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What Is it Called When You Owe More on a House Than it Is Actually Worth?

by Daria Kelly Uhlig

Conventional wisdom used to dictate that real estate always appreciates in value. Although that's often true in the long term, fluctuating values sometimes leave homeowners owing more on their mortgages than their homes are worth. This puts a homeowner in a negative-equity position that's commonly referred to as being "underwater" or "upside down."

Market Value

Market value is the amount of money a well-informed buyer will pay for a home that has been on the market for a reasonable time. Appraisers evaluate a particular home's market value by comparing the home to similar homes that have sold recently. In other words, the appraiser determines how much a buyer will pay by looking at prices buyers did pay for similar homes. The appraiser tweaks the final number by making adjustments for ways in which the subject home compares favorably or unfavorably to the similar homes.

Equity

Equity is the portion of your home's market value that you own outright. For example, if you purchased your home for $200,000 using an $180,000 loan, and the home's market value at that time was $200,000, you had $20,000 in equity right from the start. If your home's market value was $225,000, you had $45,000 in equity even though you only paid $200,000 for the home. The more equity you have, the better able you are to ride out fluctuating values.

How Negative Equity Happens

Over time, real estate market values can trend in three different ways: they can increase, decrease or remain stable. Stable values allow you to increase your equity a little bit each time you make a mortgage payment. When the value remains unchanged from one month to the next, each dollar that goes toward your principal corresponds with a dollar increase in equity. Property values that trend upward give you "free" equity, so to speak. In addition to the dollar-for-dollar increase from your principal payments, you also get a dollar of equity for every dollar your property value increases. Conversely, you lose a dollar of equity for each dollar your property value drops. When your principal payments fail to boost your equity more than a declining market reduces it, negative equity eventually results.

Consequences

Negative equity's primary consequence is that it makes it difficult for you to sell your home. Your mortgage contract probably requires that you repay your loan in full when you sell your home. If the home is worth less than you owe, you can't repay the loan from the proceeds of the sale -- you have to bring cash to the closing table to repay the portion of the loan the sale price doesn't cover. Most buyers lack the means to pay this amount out of pocket. Negative equity also keeps you from borrowing against your home. Home equity loans generally allow you to borrow only a percentage of your equity. If you have no equity, there's nothing against which to borrow. In the most extreme cases, where values drop through the floor and have little chance of recovering, you could find yourself deeper in the hole as each month passes, even as you continue paying your loan.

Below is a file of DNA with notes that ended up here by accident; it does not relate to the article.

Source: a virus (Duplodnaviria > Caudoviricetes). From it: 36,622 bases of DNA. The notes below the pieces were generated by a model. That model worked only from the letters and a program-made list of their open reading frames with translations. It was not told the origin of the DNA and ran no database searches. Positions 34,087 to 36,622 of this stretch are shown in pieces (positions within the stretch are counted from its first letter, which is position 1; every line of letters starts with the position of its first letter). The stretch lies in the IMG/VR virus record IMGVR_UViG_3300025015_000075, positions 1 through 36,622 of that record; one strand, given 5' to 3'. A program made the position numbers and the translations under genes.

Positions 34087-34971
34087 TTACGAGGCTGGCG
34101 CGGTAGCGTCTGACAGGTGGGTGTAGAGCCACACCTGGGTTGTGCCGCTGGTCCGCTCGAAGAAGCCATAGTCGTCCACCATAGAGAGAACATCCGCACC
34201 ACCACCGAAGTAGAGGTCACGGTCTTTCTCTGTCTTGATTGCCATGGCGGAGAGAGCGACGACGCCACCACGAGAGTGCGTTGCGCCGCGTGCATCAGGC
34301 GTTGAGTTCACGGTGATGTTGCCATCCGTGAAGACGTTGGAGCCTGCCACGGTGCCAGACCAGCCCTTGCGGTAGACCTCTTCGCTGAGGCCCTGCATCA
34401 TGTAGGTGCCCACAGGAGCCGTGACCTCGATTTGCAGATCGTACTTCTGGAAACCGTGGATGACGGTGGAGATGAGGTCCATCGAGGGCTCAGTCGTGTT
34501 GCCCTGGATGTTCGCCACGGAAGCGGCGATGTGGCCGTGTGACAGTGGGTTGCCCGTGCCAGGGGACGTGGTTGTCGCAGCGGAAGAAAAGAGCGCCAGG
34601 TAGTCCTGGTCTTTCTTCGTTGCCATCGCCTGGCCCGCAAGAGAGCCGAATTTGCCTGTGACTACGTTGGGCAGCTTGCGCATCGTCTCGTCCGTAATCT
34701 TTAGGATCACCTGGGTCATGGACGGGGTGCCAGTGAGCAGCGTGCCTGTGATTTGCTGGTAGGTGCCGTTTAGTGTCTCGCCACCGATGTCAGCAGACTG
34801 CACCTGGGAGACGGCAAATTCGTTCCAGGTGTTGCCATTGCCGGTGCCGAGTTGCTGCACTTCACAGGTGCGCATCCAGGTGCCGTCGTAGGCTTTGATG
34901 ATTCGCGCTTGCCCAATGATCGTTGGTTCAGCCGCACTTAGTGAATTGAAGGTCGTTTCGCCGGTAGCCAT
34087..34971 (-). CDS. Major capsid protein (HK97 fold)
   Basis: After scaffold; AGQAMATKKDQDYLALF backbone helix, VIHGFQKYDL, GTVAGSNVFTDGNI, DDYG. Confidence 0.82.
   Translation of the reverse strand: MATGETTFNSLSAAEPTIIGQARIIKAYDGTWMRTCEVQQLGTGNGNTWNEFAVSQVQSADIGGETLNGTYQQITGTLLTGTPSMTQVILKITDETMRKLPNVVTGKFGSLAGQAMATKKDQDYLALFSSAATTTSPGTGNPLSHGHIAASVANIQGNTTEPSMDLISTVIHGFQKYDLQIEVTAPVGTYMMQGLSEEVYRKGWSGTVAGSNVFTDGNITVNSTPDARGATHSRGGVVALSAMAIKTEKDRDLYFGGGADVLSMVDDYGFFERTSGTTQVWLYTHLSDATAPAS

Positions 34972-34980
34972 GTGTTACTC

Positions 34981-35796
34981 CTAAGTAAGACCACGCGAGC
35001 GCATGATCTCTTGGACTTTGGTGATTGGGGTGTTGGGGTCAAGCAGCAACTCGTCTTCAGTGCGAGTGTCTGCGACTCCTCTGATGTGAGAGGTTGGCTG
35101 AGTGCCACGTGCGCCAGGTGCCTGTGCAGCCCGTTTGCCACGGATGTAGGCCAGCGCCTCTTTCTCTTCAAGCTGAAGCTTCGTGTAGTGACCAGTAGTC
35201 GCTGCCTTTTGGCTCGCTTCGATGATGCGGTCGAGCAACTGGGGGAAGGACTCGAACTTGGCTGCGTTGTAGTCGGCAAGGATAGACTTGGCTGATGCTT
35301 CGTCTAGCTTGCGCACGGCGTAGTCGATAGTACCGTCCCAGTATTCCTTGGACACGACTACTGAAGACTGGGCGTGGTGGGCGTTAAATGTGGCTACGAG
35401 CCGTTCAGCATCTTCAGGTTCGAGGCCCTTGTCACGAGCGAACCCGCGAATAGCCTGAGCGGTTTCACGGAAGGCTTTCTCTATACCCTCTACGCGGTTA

Increase Your Equity

Underwater homeowners have several options. The first is to wait it out by sitting tight until values rise again. If you have the cash, you might consider making a lump-sum principal payment or paying extra toward your principal when you make your mortgage payments. Alternatively, you can sell your home by tapping your savings or borrowing money from family to pay off the loan. In this case, however, it's unlikely that you'll be able to afford to buy a home to replace the one you sell.

Mortgage Modification

Mortgage modification provides relief to underwater homeowners by reducing their mortgage interest rates, reducing the amount of principal they owe or extending the time borrowers have to repay their loans. Several government-sponsored Making Home Affordable programs modify mortgages or allow homeowners to refinance, even with negative equity. Modification options exist for most loan types, including FHA, Freddie Mac, Fannie Mae and VA loans as well as conventional loans from private lenders.

Short Sale and Deed in Lieu

A short sale or deed in lieu of foreclosure is a final option for homeowners who don't qualify for modification and are unable to continue making payments. A short sale is one in which your lender allows you to sell your home for less than you owe on the mortgage. The lender accepts the sale price as repayment and essentially forgives the rest of your loan. With a deed in lieu of foreclosure, you give your home back to the lender voluntarily rather than wait for the lender to foreclose. Short sale and deed in lieu actions usually result in steep declines in your credit score, and you might have to pay income tax on the amount of the loan your lender forgives. A housing counselor or attorney can help you decide if either of these options is right for you.

About the Author

Daria Kelly Uhlig began writing professionally for websites in 2008. She is a licensed real-estate agent who specializes in resort real estate rentals in Ocean City, Md. Her real estate, business and finance articles have appeared on a number of sites, including Motley Fool, The Nest and more. Uhlig holds an associate degree in communications from Centenary College.

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